Potential users also specified a need for laser self-diagnosisa trend now common in industrial lasers of all types. The quality of work produced in a materials processing application is critically dependent on the quality of the laser output. Previously, a problem with the laser-beam mode, shape, or power might not become apparent until final testing of the product. Extensive on-board laser diagnostics, however, can alert the user immediately to beam problems that the computer cannot correct. On-board diagnostics are even more important in ultrafast lasers, in which a full suite of external diagnostics may otherwise require specialized tools and a knowledgeable operator.
Meeting OEM requirements
To meet all these requirements, we developed a new generation of rugged OEM one-box amplifiers capitalizing on recent advances in laser-diode technology and the latest laser manufacturing methods and practices (see photo, p. 77).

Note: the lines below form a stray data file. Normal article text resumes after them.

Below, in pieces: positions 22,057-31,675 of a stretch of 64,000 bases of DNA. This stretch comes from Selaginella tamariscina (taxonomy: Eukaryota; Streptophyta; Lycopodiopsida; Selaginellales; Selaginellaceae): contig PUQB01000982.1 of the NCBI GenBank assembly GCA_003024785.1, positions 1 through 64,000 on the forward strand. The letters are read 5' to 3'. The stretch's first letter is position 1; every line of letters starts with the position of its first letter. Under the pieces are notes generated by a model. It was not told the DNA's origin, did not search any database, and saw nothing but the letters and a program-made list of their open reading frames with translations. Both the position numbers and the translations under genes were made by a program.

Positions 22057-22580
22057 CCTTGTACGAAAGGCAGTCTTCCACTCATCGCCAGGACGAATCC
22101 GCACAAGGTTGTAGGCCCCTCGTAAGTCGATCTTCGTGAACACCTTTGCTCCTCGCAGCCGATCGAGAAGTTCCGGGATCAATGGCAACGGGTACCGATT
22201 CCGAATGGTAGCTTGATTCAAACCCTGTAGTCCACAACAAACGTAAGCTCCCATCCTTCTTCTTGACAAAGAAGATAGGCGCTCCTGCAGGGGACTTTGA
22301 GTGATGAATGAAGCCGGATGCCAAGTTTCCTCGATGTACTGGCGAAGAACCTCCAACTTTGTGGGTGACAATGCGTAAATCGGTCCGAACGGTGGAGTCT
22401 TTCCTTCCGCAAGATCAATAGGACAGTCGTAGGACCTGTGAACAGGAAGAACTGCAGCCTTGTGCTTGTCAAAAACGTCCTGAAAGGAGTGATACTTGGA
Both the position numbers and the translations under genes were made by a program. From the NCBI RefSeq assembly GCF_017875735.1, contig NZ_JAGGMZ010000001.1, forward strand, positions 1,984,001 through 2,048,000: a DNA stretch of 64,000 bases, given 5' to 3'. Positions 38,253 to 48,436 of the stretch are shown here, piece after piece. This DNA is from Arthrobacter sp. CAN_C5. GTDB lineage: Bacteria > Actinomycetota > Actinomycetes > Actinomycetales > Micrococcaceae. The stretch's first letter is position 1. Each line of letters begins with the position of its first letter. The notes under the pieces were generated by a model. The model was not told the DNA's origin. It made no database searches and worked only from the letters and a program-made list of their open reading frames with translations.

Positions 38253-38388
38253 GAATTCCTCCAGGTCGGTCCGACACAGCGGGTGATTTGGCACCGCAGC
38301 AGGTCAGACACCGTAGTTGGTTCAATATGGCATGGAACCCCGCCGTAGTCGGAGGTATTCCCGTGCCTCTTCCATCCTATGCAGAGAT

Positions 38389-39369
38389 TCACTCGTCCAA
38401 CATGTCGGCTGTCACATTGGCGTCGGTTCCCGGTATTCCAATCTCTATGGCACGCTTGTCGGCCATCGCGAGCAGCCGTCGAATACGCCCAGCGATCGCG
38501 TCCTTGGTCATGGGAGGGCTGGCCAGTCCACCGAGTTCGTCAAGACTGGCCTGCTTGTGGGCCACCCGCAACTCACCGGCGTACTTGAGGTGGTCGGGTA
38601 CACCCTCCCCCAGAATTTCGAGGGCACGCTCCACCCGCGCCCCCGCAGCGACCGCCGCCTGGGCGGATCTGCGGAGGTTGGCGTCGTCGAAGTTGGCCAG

These systems are based on a modular design with three main modules: one-box oscillator, amplifier, and amplifier pump laser. The modular design means that if a problem occurs within one module, it can be addressed without disturbing the others. Each module is sealed within its own isolated environment that is automatically maintained at an optimum temperature. The modules are designed for continuous operation with no external adjustment. All the optical components are fixed in rigid mounts that are attached to a monolithic platform, which eliminates the effects of external vibration or thermal drift. The more sensitive components are further stabilized by automated beam-alignment systems that actively maintain optical alignment. Amplifier performance is, therefore, always optimized and the beam pointing direction remains fixed. This approach provides hands-off operation, eliminating the need for end users to tweak the optics.